If you wish to contribute or participate in the discussions about articles you are invited to join SKYbrary as a registered user

 Actions

Difference between revisions of "Weather"

From SKYbrary Wiki

m (Description)
m (Description)
Line 16: Line 16:
 
*[[Icing]] can alter the aerodynamic characteristics of an aircraft, cause damage to the engines, and seriously affect the performance of an aircraft.
 
*[[Icing]] can alter the aerodynamic characteristics of an aircraft, cause damage to the engines, and seriously affect the performance of an aircraft.
 
*Reduced visibility, associated with [[Cloud|cloud]], mist, [[Fog|fog]], or [[Sand Storm|sand storms]]s, can make safe flight difficult or even impossible, even with the help of technology ([[ILS]], [[Weather Radar|weather radar]], [[Synthetic Vision Systems|synthetic vision systems]], etc)
 
*Reduced visibility, associated with [[Cloud|cloud]], mist, [[Fog|fog]], or [[Sand Storm|sand storms]]s, can make safe flight difficult or even impossible, even with the help of technology ([[ILS]], [[Weather Radar|weather radar]], [[Synthetic Vision Systems|synthetic vision systems]], etc)
*Surface contamination; rain, ice, snow on take-off, landing and manoeuvre surfaces.
+
*Surface contamination; standing water, ice, or snow on take-off, landing and manoeuvre surfaces.
*Wind; the influence of wind on take-off, landing, and en-route performance, [[Cross-Wind|cross-wind]] on landing.
+
*Wind; the influence of wind on directional control [[Cross-Wind|cross-wind]] or aircraft stability during take-off and landing, and generally on en-route performance.  
 
*Precipitation; for example rain, [[Hail|hail]], and snow affect aerodynamics and visibility.
 
*Precipitation; for example rain, [[Hail|hail]], and snow affect aerodynamics and visibility.
  
Many, of the operational safety issues that are addressed on this website are influenced by weather (for example [[CFIT]] accidents often occur in low visibility situations) when the crew are working hard to cope with the extra workload associated with the weather conditions.
+
Many, of the operational safety issues that are addressed on this website are influenced by weather (for example [[CFIT]] accidents often occur when an aircraft is in cloud or in reduced forward visibility ) when the crew may be subject to extra workload associated with the weather conditions.
  
 
There are numerous specific mitigation strategies to maintain the safety of flight in certain types of weather. These may be technical, procedural, or navigation related, or all three, and it may be necessary to delay or cancel the flight if no safe mitigation is available. A common requirement is that all those associated with the safety of flight should have an understanding of meteorology.
 
There are numerous specific mitigation strategies to maintain the safety of flight in certain types of weather. These may be technical, procedural, or navigation related, or all three, and it may be necessary to delay or cancel the flight if no safe mitigation is available. A common requirement is that all those associated with the safety of flight should have an understanding of meteorology.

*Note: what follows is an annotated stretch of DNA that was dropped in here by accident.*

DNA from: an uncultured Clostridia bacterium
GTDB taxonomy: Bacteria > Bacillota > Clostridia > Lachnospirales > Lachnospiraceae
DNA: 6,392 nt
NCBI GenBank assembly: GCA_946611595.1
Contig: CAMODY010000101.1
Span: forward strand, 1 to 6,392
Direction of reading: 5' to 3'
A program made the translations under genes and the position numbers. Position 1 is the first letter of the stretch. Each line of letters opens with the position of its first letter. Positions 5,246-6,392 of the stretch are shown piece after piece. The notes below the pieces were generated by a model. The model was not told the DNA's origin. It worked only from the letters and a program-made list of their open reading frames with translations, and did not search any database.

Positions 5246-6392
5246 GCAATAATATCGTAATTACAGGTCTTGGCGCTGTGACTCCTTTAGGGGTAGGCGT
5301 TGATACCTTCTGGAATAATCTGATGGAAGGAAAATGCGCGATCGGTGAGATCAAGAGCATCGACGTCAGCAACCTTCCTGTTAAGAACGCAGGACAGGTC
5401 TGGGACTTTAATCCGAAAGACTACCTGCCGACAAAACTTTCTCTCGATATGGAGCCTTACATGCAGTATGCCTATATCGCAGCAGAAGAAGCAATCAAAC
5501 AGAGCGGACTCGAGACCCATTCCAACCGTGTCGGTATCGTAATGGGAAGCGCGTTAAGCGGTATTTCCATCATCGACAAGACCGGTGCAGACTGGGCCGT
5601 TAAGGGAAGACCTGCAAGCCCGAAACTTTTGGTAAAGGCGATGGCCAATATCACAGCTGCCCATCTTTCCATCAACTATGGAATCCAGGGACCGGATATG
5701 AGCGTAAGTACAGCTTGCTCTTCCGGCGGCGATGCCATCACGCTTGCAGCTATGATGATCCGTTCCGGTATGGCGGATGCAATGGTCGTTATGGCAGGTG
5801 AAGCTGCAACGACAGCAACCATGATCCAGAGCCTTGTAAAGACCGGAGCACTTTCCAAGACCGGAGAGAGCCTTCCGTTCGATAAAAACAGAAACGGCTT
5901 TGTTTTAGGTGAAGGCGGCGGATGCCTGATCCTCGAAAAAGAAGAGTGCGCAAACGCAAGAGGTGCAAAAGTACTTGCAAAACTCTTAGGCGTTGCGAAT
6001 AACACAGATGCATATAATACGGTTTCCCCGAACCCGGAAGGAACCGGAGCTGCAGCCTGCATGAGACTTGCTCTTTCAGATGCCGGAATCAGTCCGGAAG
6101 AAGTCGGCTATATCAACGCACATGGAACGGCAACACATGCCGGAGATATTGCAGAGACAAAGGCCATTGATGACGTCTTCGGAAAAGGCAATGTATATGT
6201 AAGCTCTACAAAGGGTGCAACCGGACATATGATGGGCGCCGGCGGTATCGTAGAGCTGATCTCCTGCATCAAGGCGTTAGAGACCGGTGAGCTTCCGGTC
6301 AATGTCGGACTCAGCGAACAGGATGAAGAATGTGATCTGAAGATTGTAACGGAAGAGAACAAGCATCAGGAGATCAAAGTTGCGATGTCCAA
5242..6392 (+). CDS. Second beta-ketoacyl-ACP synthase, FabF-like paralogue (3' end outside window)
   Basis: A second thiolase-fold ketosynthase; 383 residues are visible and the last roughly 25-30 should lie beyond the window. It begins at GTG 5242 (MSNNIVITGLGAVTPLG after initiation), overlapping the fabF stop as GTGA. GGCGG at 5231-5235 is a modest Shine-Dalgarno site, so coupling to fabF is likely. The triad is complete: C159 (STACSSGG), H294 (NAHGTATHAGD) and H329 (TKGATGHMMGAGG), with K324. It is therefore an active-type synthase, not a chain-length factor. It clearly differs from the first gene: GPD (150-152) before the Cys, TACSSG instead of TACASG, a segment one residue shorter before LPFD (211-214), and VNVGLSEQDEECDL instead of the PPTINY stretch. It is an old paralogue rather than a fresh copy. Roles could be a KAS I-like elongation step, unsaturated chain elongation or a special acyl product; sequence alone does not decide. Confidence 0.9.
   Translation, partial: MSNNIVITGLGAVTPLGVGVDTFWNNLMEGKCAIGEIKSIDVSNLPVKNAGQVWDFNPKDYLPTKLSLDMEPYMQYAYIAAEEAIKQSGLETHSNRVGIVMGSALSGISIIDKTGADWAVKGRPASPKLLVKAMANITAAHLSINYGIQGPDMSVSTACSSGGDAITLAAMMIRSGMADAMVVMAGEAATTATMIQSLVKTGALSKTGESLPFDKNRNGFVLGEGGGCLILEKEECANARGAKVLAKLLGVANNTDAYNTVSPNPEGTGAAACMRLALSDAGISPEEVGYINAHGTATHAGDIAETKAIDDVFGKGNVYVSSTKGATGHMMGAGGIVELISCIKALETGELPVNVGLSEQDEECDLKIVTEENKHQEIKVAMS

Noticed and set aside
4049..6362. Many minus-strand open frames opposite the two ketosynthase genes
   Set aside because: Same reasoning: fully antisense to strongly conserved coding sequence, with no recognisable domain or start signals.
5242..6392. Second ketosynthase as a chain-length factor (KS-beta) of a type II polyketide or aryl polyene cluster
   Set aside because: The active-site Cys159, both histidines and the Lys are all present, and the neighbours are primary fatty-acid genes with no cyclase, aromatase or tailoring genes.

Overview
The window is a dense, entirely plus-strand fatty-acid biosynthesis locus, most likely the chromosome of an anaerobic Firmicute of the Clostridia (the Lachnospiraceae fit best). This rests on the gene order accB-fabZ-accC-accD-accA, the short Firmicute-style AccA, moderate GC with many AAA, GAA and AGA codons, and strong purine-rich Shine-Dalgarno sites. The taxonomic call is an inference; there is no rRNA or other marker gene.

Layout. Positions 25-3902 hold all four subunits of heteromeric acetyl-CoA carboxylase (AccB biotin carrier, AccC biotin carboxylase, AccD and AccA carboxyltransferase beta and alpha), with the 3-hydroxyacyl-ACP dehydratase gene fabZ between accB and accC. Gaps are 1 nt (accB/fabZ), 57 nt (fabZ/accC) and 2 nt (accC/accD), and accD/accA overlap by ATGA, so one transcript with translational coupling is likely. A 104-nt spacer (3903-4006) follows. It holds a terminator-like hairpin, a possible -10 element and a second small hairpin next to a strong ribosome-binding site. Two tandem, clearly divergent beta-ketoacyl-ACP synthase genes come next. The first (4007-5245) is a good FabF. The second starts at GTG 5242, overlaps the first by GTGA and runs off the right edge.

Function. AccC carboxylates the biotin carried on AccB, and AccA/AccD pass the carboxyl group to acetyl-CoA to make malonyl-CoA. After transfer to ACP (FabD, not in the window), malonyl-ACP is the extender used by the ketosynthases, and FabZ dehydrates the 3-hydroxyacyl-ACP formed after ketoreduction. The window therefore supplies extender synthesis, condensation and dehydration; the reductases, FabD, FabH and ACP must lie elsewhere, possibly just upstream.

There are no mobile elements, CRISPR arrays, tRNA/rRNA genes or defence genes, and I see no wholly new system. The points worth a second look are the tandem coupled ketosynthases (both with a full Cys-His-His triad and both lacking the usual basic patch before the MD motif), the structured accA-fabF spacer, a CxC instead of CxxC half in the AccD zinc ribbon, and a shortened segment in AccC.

Revision as of 23:51, 26 February 2008

Article Information
Category: Weather Weather
Content source: Skybrary skybrary
Content control: Eurocontrol Eurocontrol

Wx

Description

Of all things which influence the safety of flight, the weather, the characteristics and behaviour of the Earth’s atmosphere, is without doubt the most powerful.

The following have a direct and indirect influence on flight safety:

  • Turbulence associated with convective activity (for example, thunderstorms), terrain (for example, the movement of air masses over mountains), jet streams and the interaction between air masses, can cause structural damage to aircraft.
  • In-Flight Icing can alter the aerodynamic characteristics of an aircraft, cause damage to the engines, and seriously affect the performance of an aircraft.
  • Reduced visibility, associated with cloud, mist, fog, or sand stormss, can make safe flight difficult or even impossible, even with the help of technology (Instrument Landing System (ILS), weather radar, synthetic vision systems, etc)
  • Surface contamination; standing water, ice, or snow on take-off, landing and manoeuvre surfaces.
  • Wind; the influence of wind on directional control cross-wind or aircraft stability during take-off and landing, and generally on en-route performance.
  • Precipitation; for example rain, hail, and snow affect aerodynamics and visibility.

Many, of the operational safety issues that are addressed on this website are influenced by weather (for example Controlled Flight Into Terrain (CFIT) accidents often occur when an aircraft is in cloud or in reduced forward visibility ) when the crew may be subject to extra workload associated with the weather conditions.

There are numerous specific mitigation strategies to maintain the safety of flight in certain types of weather. These may be technical, procedural, or navigation related, or all three, and it may be necessary to delay or cancel the flight if no safe mitigation is available. A common requirement is that all those associated with the safety of flight should have an understanding of meteorology.

Further reading

The study of aviation meteorology can be divided into a number of topics: